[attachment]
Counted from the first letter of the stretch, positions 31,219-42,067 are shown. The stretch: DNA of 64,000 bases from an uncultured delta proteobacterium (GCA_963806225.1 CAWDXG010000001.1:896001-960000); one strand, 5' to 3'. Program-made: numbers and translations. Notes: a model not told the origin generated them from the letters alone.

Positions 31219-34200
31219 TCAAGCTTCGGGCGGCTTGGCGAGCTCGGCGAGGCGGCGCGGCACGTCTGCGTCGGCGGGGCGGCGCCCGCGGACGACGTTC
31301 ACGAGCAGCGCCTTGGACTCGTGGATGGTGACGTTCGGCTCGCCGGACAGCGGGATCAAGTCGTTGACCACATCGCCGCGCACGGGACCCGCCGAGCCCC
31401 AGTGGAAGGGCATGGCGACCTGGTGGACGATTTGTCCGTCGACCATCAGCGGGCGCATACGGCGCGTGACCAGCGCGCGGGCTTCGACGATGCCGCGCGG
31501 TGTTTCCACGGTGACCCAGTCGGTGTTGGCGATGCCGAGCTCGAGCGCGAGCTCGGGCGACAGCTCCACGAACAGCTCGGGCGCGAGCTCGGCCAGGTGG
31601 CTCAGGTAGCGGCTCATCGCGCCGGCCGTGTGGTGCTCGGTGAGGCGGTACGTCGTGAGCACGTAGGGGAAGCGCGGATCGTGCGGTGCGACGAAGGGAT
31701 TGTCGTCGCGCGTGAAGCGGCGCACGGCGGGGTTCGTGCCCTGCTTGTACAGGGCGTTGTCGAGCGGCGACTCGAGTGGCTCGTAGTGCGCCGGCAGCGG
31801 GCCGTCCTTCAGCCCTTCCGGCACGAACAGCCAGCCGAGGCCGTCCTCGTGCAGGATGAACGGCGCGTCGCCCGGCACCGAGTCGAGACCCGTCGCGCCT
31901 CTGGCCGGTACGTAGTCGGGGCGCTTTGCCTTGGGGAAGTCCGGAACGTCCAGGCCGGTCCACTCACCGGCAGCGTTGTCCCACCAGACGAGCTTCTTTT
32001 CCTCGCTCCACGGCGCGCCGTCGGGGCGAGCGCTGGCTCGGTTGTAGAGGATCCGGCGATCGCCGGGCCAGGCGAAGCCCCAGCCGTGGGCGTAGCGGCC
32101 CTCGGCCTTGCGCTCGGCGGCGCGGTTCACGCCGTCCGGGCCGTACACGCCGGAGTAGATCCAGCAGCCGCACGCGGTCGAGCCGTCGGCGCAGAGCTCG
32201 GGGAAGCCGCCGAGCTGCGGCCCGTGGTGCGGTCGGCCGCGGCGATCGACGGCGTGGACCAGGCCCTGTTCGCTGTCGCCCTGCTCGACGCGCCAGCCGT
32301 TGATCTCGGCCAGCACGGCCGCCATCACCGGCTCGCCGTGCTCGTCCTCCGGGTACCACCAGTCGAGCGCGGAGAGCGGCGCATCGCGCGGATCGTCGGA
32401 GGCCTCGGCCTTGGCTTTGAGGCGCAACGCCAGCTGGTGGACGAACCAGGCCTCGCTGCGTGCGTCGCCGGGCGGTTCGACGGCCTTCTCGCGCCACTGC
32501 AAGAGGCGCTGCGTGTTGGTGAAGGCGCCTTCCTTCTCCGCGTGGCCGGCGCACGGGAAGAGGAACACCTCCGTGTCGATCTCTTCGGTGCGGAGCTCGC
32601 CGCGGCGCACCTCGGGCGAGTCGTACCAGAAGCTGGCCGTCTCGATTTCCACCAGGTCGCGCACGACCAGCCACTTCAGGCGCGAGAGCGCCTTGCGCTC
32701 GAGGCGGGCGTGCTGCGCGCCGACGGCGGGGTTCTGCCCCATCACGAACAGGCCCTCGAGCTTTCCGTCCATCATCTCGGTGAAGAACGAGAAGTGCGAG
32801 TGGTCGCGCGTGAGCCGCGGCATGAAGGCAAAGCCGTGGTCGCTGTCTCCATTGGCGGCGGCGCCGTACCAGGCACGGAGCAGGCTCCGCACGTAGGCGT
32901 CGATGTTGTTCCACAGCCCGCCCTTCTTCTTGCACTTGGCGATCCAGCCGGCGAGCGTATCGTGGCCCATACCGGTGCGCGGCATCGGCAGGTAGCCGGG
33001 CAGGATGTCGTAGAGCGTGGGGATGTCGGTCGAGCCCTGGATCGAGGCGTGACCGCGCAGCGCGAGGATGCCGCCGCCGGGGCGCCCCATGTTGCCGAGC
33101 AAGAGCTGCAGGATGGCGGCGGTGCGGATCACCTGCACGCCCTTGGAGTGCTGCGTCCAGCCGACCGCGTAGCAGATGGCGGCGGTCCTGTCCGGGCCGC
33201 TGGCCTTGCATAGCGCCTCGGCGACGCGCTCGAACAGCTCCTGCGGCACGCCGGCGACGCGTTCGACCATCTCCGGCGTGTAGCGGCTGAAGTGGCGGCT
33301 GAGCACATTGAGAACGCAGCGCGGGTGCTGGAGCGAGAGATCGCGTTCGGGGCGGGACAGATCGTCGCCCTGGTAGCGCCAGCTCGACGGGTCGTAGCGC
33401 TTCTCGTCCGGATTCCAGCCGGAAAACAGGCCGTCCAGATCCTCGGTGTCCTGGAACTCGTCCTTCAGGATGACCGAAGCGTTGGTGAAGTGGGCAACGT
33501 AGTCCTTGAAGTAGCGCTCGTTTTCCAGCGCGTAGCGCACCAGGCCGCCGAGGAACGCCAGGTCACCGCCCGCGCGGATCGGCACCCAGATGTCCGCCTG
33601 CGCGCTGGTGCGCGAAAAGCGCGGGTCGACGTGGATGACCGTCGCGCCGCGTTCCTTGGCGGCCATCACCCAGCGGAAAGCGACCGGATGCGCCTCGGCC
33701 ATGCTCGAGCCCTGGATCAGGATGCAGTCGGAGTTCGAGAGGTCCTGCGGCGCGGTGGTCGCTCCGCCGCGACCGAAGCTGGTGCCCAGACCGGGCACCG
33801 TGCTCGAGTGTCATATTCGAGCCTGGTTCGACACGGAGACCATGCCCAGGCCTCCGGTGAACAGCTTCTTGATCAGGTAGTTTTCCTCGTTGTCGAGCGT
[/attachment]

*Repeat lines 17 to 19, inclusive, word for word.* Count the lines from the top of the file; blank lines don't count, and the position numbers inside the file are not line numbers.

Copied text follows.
32601 CGCGGCGCACCTCGGGCGAGTCGTACCAGAAGCTGGCCGTCTCGATTTCCACCAGGTCGCGCACGACCAGCCACTTCAGGCGCGAGAGCGCCTTGCGCTC
32701 GAGGCGGGCGTGCTGCGCGCCGACGGCGGGGTTCTGCCCCATCACGAACAGGCCCTCGAGCTTTCCGTCCATCATCTCGGTGAAGAACGAGAAGTGCGAG
32801 TGGTCGCGCGTGAGCCGCGGCATGAAGGCAAAGCCGTGGTCGCTGTCTCCATTGGCGGCGGCGCCGTACCAGGCACGGAGCAGGCTCCGCACGTAGGCGT